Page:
Chapter Six: The Gift of the Otherworld

He was born Mélshen, that much I know. His mother, Lílen, raised him herself in the town of Mhuchel, where the icy waters of the coast lap at the foundations of their homes, northeast of Vómakháll. She used to stand, garbed in several layers of cotton cloaks and scarves, and point out to the Isola Lúruen, whose coast appeared as a haze over the waves. The wind would sweep up the bluffs, and she’d clutch him close. And I am told that it is here he first bent the fae powers of the Otherworld to his whim.

He was thirteen then, accompanied by a troop of boys—Mátal, Nátkhet, and another who we’ll call Tám, for I’m forgetting his true name. Nátkhet marched at their head, flinging a hand out towards the Isola, on the horizon, halting their party now and again to pluck up one of the thousands and thousands of sea-tumbled stones that littered the shore so that he could hurl it out over the waves and watch it click and skip across the ocean’s surface.

‘Someday we’ll get out there,’ Nátkhet said. ‘The sultan will sail over to the Isola and we’ll conquer it and I’ll have my own princedom. Maybe you’ll be my viziers, maybe even dukes on your own.’

‘I don’t want to be a nobleman,’ Mátal said, and at this Nátkhet halted again.

‘Why wouldn’t you want to be a noble? Are you an idiot, Mátal?’

‘I don’t think so.’ Mátal snatched up a stone and sent it careening over the waves. ‘I want to join father. He’s off south, fighting on the Hart.’

‘Why would you want to go die in someone else’s war?’ Nátkhet batted Mátal over the head and bid them keep walking down the coast. ‘That’s just stupid. What about you, Mélshen? Are you an idiot as well?’

Mélshen, who would become Khal, kept his hands buried in his pockets.

‘I just want to stay here,’ he said. ‘I actually kind of like fishing.’

‘So you are an idiot then? Is everyone else here an idiot but me?’

‘You’re an idiot to think you’ll get a princedom,’ Mélshen said under his breath.

‘What was that?’ Nátkhet wheeled about, shoving Mélshen back. Mélshen tripped over a stone and crumpled onto his back, cowering as Nátkhet raised a fist. ‘Ha, an idiot and a coward. That’s why you’ll never achieve anything. No wonder you want to die in this shit village. You and your freak mother.’

Mélshen scrambled up. He fixed his footing and gripped Nátkhet’s tunic in both hands, then lurched, throwing the boy down off the rocks and into the shallows. Nátkhet came up sputtering and howling. His hair had wetted to his face, and he clawed back up out of the water, staring daggers at Mélshen. Then, he stooped down, and before Mélshen could put up a hand, hurled a stone. It clipped Mélshen’s head. He skittered back a step. Blood dribbled down his brow. He felt something like lightning crackle in his chest, making the hairs on his arms stand on end, and as Nátkhet reached down for another stone, Mélshen hurtled forward. He leaned in and tackled him.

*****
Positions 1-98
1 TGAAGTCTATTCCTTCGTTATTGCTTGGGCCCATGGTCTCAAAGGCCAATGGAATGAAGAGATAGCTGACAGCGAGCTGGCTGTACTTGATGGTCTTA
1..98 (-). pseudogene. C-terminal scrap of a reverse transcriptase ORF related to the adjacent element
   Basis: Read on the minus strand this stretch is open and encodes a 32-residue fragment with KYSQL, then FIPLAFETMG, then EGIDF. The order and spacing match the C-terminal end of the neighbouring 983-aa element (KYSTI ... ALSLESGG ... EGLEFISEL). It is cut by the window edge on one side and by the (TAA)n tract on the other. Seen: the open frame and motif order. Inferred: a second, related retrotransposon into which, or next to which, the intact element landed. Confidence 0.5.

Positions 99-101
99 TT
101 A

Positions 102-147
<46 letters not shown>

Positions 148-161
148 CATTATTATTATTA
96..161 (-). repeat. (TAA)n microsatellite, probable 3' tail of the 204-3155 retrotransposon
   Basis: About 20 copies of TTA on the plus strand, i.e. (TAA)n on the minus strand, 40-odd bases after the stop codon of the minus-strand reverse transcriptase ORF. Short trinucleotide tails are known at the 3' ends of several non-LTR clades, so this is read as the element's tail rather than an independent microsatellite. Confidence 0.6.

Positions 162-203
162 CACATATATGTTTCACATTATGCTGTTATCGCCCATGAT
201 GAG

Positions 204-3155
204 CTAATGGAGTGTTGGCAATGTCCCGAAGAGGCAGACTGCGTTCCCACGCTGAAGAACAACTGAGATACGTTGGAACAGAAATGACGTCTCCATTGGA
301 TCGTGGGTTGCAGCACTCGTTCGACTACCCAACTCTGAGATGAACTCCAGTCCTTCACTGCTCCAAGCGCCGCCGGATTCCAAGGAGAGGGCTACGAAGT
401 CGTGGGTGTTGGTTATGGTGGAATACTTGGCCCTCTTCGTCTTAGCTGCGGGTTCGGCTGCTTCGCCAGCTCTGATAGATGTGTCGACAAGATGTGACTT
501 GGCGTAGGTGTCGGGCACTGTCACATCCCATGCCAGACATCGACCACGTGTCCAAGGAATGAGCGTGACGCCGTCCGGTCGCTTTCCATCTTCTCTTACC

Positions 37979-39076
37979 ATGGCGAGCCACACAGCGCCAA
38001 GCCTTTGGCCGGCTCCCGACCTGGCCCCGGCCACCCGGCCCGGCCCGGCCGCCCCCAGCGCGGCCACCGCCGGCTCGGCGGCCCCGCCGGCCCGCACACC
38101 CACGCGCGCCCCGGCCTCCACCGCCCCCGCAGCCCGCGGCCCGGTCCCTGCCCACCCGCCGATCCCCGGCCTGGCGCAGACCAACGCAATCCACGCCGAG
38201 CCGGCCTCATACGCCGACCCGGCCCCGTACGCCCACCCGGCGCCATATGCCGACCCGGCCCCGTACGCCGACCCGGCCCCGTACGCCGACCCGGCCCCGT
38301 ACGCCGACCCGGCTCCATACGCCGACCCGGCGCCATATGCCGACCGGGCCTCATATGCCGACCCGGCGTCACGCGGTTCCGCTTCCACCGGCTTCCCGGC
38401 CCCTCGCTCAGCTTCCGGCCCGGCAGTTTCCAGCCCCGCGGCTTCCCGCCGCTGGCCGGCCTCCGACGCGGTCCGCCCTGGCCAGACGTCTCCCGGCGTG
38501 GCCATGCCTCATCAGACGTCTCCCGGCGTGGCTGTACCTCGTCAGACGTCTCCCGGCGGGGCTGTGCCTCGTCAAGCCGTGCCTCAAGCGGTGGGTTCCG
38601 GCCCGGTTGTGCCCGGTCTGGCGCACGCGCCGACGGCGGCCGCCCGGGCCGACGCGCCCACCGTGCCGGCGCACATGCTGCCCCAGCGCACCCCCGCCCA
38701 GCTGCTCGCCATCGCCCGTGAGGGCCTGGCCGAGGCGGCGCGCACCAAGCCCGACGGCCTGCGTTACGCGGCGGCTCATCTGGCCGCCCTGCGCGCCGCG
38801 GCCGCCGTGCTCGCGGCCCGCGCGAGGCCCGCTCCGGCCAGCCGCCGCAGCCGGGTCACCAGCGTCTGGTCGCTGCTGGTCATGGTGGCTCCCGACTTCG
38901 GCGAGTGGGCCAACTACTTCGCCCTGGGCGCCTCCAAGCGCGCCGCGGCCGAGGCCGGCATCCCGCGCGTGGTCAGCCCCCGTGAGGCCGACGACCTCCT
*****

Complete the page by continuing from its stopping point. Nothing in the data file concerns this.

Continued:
Both boys hit the stones with a crack, then began grabbing for tufts of hair and kicking out at each others’ legs. Nátkhet sank his teeth into Mélshen’s shoulder. Mélshen dug his nails into Nátkhet’s cheek. And then Nátkhet buried a fist in Mélshen’s stomach, and the air fled his lungs. He reached up to his chest, but Nátkhet was atop him, hands clasped about his throat.

‘Nátkhet! Nátkhet stop!’ Mélshen could hear, as though his ears had filled with water, as Mátal cried out and tugged at Nátkhet’s arm, but the older boy held an iron grip. ‘You’ll kill him, Nátkhet. You have to—’

Shadows grew at the edge of Mélshen’s vision, and his arms grew leaden, falling to his side. As tendrils of black clawed up to devour him, he fumbled for Nátkhet’s hand. He graced the wrist with a finger as cold as death. And then Nátkhet screamed.

Color rushed back into Mélshen’s gaze, and he scrambled back, retching up spittle and rubbing his throat. Glancing up, he saw what had caused Nátkhet to withdraw. The older boy clutched his wrist as his fingers grew pale as bone, and the skin began to wrinkle. Soon, the paleness soured to grey. Nátkhet screamed his throat raw, watching the skin flutter away like ash, leaving nothing but a dead stump at his wrist.

Glancing to his companions, Mélshen did not see hate in Mátal or Tám’s eyes. Not hate, for hate he could recognize, having seen it in the eyes of the other villagers who had always despised the two Travelers who lived at the edge of town. This was not hate. This was terror. Tám snatched up Nátkhet, wrapping his wounded arm over his shoulder, and hurried back up towards the village, leaving Mélshen alone upon the shore.

Within the week, there were whispers of demons and fae. Before the following month, Mélshen and his mother had prepared their things and set out upon the road, west towards the Rivens where none knew their names. And it was as he left Mhuchel that Mélshen took his new name, Khal, to hide from the accusations of devilry and wickedness that would surely follow his birth name till the end of his days. But no new name can hide one from the huntsmen, so he soon would learn.